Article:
Photo credits @ Flickr/ Bhavishya Goel – CC BY 2.0

Pools of local drivers across the EU not enough to plug shortage, claims IRU

Following a meeting between the IRU and Nicolas Schmit, the European Commissioner for Jobs and Social Rights, both parties have concluded that the highly-documented driver shortage in the EU cannot be filled with drivers from the EU alone. In light of this conclusion, the European Commission has said it is working on a “Pact of Migration" to attract drivers from outside the EU and the EEA.

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The details of the meeting, and the European Commission’s plans, were highlighted by the IRU on its website yesterday.

During the meeting, representatives from the IRU, together with its member Fédération Luxembourgeoise des Exploitants d’Autobus et d’Autocars (FLEAA), met European Commissioner Nicolas Schmit to discuss “current social issues and future developments that are particularly concerning for the EU road transport industry.”

On of those issues was Europe’s driver shortage, which was considered to be a real threat to EU mobility and supply chains and, by extension, the economy.

The IRU stresses that without action to make the driver profession more accessible and attractive, Europe could lack over two million drivers by 2026, impacting half of all freight movements and millions of passenger journeys.

Given the forecasted increase in the driver shortage, the IRU claims the pools of local drivers across the EU will not be enough to fill the gap.

The aforementioned meeting therefore focused on the topic of attracting qualified drivers from third-countries.

“The European Commission is developing a concrete tool to attract third-country talents to the EU market. This started with the “Pact on Migration” and continues with specific projects involving pools of non-EU workers. We are happy that Commissioner Schmit sees drivers as part of a highly skilled workforce who deserve to be included in a talent pool project,” said IRU EU Advocacy Director Raluca Marian.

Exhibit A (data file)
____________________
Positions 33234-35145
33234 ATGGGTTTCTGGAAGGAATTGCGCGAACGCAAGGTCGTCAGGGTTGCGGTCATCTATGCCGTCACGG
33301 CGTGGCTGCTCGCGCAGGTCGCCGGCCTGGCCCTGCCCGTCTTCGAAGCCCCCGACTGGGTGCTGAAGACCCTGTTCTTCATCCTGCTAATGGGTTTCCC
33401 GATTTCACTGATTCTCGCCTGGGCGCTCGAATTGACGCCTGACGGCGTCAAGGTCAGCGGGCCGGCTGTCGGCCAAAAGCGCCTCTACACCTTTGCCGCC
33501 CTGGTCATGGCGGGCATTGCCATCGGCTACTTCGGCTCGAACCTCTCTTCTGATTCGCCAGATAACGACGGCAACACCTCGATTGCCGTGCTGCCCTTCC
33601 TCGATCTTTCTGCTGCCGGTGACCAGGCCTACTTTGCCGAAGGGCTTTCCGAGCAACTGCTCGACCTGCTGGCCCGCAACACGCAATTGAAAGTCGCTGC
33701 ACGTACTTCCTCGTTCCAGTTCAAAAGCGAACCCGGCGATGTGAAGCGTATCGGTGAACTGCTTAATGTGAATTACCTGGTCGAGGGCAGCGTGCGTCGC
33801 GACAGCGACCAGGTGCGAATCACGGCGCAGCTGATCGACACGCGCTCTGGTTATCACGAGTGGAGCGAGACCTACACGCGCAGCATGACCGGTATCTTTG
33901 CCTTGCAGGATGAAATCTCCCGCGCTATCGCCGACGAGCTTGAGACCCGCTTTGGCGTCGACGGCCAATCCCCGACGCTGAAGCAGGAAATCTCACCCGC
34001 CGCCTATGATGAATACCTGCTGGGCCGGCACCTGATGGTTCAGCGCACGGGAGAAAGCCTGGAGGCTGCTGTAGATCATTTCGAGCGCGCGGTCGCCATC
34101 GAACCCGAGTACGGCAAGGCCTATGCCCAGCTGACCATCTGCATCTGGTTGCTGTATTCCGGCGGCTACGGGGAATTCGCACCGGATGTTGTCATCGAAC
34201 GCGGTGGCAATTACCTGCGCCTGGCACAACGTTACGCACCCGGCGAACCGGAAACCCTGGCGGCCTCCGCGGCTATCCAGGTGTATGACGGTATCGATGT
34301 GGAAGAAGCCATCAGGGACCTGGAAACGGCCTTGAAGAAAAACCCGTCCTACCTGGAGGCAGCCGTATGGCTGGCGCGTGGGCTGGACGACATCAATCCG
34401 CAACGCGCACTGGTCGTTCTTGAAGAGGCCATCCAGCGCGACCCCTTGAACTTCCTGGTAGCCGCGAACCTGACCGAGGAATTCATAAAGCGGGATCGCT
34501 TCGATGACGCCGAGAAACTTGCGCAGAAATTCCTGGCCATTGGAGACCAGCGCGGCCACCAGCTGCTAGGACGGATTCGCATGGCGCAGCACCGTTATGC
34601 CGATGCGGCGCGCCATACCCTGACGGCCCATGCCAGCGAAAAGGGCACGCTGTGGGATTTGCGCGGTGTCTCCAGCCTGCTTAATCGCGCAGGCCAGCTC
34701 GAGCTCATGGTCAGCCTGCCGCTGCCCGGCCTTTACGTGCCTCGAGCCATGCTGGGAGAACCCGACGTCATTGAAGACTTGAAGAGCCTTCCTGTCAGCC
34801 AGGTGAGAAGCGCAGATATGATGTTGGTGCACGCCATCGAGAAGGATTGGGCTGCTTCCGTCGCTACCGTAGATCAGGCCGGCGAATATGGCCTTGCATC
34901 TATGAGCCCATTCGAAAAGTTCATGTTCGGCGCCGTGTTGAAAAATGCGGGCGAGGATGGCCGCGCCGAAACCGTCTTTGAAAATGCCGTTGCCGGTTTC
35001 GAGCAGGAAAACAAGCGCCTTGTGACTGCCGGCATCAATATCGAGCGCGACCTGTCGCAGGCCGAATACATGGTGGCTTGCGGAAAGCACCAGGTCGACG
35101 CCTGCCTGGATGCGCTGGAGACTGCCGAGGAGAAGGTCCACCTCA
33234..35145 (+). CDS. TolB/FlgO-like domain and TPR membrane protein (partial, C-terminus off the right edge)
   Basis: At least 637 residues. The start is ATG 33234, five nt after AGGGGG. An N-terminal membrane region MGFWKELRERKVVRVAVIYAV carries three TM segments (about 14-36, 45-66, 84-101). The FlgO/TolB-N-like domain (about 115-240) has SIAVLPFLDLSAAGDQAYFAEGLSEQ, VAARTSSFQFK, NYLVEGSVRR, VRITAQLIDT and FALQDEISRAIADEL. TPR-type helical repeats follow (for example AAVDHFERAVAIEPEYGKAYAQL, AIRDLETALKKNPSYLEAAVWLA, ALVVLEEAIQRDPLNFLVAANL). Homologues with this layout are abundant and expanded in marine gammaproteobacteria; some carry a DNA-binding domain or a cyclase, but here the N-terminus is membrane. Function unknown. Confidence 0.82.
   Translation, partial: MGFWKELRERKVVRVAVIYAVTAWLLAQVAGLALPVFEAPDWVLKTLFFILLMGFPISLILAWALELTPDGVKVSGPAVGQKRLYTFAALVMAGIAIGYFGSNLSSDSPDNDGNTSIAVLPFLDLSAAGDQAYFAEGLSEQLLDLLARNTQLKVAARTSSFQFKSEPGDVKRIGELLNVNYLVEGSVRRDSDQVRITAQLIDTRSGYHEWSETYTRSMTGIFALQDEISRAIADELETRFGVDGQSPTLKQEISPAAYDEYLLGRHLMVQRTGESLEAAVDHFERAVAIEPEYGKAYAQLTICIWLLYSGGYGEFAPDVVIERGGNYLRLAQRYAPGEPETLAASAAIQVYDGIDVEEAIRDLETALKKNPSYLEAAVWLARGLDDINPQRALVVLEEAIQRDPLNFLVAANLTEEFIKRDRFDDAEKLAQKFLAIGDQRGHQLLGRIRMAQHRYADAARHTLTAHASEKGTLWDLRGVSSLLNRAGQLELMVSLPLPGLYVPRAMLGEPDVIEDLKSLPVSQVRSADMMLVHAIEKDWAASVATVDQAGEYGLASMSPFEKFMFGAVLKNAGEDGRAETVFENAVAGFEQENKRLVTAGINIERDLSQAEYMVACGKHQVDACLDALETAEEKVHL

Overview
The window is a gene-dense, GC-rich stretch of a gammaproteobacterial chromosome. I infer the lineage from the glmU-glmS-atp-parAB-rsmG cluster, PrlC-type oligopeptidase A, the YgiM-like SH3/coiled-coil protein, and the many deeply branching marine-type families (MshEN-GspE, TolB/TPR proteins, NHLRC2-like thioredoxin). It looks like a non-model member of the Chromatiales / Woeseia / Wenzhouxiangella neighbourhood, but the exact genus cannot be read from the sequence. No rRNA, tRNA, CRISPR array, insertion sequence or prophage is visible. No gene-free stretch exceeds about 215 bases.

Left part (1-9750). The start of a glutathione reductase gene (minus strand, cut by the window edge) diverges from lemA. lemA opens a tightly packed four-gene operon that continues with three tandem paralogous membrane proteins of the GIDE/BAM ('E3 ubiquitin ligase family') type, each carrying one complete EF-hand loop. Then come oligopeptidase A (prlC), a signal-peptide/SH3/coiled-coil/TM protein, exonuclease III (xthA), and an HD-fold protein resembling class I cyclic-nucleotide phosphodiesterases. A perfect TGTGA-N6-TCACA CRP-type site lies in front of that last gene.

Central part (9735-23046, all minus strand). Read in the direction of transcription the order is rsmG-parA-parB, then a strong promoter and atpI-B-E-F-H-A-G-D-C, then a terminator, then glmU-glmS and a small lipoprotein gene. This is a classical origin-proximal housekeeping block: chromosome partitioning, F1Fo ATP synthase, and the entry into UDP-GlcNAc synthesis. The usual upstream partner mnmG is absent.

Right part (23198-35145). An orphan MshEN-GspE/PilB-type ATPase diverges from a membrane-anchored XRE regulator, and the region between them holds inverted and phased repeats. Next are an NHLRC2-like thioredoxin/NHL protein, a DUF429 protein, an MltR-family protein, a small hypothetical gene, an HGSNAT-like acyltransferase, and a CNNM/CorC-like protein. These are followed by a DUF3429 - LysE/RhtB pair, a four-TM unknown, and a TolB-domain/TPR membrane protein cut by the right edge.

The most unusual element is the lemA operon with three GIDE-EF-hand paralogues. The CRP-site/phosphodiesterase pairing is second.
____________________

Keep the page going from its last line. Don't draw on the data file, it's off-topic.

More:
The IRU and Commissioner Schmit also discussed measures to facilitate young people’s access to the profession through a conscious focus on apprenticeships at a young age.

The IRU believes very low number of young professional drivers is a truly wasted opportunity given that EU youth unemployment was at 14.5% by the end of 2022.

The Commissioner added that the EU is also focusing on driver training, skills shortages and reskilling. He notes that efforts must be maintained to attract new talent to the EU driver pool as well as streamline and modernise training to ensure that professional drivers are adequately trained and up to date with technological developments and eco-driving.

On social matters, the IRU emphasised the central role of sectoral social dialogue and engagement with social partners at the EU level to promote social cohesion and resilience, as well as to shape EU labour legislation, policies and decision-making processes.

Photo credits @ Flickr/ Bhavishya GoelCC BY 2.0